Self-described “Torah-true Jews” to this day wear tefillin (“phylacteries”) on their foreheads and arms as a sign of their identity and devotion. This practice stems from Deuteronomy 6:4-8:
Hear, O Israel, the Lord our God is one Lord. Thou shalt love the Lord thy God with thy whole heart, and with thy whole soul, and with thy whole strength. And these words which I command thee this day, shall be in thy heart: And thou shalt tell them to thy children, and thou shalt meditate upon them sitting in thy house, and walking on thy journey, sleeping and rising. And thou shalt bind them as a sign on thy hand, and they shall be and shall move between thy eyes.
Compare those words with the words of St. Cyril, Bishop of Jerusalem (d. A.D. 386)
“Let us not then be ashamed to confess the Crucified. Be the Cross our seal made with boldness by our fingers on our brow and in everything; over the bread we eat, and the cups we drink; in our comings in, and goings out; before our sleep, when we lie down and when we awake; when we are in the way and when we are still. Great is that preservative; it is without price, for the poor’s sake; without toil, for the sick, since also its grace is from God. It is the Sign of the faithful, and the dread of evils; for He has triumphed over them in it, having made a show of them openly; for when they see the Cross, they are reminded of the Crucified; they are afraid of Him, Who hath bruised the heads of the dragon. Despise not the Seal, because of the freeness of the Gift; but for this rather honour thy Benefactor.”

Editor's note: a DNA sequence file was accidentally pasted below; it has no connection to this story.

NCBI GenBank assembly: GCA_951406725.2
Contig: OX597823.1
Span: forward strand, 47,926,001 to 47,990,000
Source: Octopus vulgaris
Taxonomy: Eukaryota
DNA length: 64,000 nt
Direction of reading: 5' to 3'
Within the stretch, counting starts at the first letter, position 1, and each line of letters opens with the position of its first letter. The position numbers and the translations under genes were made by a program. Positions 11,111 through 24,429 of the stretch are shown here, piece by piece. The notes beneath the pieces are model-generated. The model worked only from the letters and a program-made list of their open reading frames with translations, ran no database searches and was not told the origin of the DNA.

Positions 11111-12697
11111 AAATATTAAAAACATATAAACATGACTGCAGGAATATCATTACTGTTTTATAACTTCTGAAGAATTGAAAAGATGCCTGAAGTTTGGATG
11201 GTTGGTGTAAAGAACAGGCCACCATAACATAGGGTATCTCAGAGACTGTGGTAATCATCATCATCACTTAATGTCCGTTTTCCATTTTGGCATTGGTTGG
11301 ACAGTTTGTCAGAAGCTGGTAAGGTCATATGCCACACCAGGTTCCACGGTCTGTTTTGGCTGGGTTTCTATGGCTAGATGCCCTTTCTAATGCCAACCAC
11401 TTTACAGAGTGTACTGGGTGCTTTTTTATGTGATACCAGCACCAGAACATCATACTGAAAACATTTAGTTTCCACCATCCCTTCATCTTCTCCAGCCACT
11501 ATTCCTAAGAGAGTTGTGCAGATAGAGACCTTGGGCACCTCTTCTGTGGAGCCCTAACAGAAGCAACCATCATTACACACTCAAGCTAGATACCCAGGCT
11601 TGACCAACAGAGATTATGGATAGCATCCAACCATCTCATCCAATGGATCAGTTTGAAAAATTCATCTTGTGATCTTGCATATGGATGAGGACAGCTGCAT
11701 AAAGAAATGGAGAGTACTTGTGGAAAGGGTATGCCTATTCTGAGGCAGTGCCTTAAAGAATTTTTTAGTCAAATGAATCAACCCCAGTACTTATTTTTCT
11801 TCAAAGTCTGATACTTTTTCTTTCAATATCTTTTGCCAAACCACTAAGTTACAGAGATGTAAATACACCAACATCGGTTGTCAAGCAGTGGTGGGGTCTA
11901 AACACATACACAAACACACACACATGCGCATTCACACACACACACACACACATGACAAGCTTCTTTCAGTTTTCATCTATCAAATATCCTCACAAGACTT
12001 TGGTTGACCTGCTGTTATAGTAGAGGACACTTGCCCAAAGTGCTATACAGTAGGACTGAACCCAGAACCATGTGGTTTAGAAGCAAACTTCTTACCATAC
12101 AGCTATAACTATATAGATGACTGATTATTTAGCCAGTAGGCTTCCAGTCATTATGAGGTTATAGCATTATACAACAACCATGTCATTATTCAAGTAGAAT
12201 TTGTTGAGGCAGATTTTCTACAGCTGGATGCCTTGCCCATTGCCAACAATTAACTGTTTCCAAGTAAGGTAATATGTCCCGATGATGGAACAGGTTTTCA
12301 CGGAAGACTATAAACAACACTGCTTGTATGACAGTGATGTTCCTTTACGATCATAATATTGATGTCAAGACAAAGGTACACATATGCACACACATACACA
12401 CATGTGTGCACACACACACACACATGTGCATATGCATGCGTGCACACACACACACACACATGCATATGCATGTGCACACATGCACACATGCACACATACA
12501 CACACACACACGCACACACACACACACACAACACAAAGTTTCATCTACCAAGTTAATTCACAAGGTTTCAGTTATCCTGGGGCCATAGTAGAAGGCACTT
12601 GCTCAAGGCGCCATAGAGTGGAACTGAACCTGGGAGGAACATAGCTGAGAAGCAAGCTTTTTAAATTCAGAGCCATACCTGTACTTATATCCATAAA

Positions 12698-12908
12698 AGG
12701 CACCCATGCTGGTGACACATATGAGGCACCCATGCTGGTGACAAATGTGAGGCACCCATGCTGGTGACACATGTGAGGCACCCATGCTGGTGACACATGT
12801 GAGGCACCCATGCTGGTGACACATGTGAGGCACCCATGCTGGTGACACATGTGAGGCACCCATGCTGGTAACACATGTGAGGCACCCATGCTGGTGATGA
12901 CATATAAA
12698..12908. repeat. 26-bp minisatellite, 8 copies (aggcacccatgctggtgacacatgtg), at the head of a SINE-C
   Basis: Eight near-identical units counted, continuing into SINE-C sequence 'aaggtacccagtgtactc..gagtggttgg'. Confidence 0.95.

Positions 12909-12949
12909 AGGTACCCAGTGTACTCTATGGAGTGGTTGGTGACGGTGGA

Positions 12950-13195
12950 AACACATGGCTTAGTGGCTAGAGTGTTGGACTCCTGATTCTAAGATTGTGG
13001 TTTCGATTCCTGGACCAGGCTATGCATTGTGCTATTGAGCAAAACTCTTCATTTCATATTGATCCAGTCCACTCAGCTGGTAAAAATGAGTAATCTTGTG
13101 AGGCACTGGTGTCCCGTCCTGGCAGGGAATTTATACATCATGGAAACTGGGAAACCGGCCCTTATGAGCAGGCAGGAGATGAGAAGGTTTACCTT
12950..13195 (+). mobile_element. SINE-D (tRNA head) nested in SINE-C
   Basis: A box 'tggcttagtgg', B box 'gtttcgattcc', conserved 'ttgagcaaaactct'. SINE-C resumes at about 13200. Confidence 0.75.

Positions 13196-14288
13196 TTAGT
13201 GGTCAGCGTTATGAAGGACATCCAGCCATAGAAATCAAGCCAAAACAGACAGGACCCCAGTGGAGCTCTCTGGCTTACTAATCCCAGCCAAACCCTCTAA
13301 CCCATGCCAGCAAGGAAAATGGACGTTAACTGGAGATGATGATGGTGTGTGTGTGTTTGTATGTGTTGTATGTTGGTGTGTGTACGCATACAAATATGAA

The Sign of the Cross is absolutely ancient, rooted not only in the Old Testament but the New (The Revelation to St John the Divine speaks of those who have the sign of God in their foreheads — and those who have the sign of the Beast in their foreheads). In the Sacrament of Confirmation, the Bishop seals the sign on our foreheads with holy chrism. St. John of Damascus wrote
This was given to us as a sign on our forehead, just as the circumcision was given to Israel: for by it we believers are separated and distinguished from unbelievers.
Crossing one’s self recalls this seal, and the invocation that is said while making this holy sign calls on our God — the Father, His Son, and the Holy Ghost — and is a sign of our of belief; it is both a “mini-creed” that asserts our belief in the Triune God, and a prayer that invokes Him. The use of holy water (there is a small silver bowl of holy water on the left outside the vestry in church) when making this sign, such as we do when we enter a church, also recalls our Baptism and should bring to mind that we are born again of water and Spirit, thanks be to God.
The Sign of the Cross is the very mark of our salvation – the cross which sets us free. With the Sign, we send a visible sign to the world.
Making the Sign of the Cross
Typically, the right hand is used. The thumb, index, and middle finger are brought to a point. They are then placed on the forehead, then moved down to the sternum. The Western Rite Catholic will then move the hand to the left shoulder or to the area of the left pectoral muscle, and then to the right; the Eastern Catholic and Eastern Orthodox will do the opposite (i.e. right, then left). As one moves through the Sign, one recites, at the forehead, “In the name of the Father”; at the sternum, “and of the Son”; and across the shoulders, “and of the Holy Ghost, Amen.”
The sign is made:
- When the invocation of “In the name of the…” is used
- When a blessing is given
- When the sacred elements are elevated
- When the sacred elements are displayed to the people during the mass or during exposition or benediction.